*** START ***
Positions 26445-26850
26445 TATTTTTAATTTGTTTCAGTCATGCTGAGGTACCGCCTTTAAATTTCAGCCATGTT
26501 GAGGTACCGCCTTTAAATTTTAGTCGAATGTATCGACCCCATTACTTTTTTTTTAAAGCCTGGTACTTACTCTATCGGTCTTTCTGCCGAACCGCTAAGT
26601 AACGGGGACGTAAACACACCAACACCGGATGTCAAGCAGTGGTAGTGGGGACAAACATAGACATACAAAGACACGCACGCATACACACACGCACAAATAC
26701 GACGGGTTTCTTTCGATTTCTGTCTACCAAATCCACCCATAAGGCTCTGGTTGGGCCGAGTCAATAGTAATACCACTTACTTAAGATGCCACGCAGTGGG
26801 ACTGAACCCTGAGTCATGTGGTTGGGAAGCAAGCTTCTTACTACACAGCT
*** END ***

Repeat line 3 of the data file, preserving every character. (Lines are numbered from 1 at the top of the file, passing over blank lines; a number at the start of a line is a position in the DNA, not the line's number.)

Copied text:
26501 GAGGTACCGCCTTTAAATTTTAGTCGAATGTATCGACCCCATTACTTTTTTTTTAAAGCCTGGTACTTACTCTATCGGTCTTTCTGCCGAACCGCTAAGT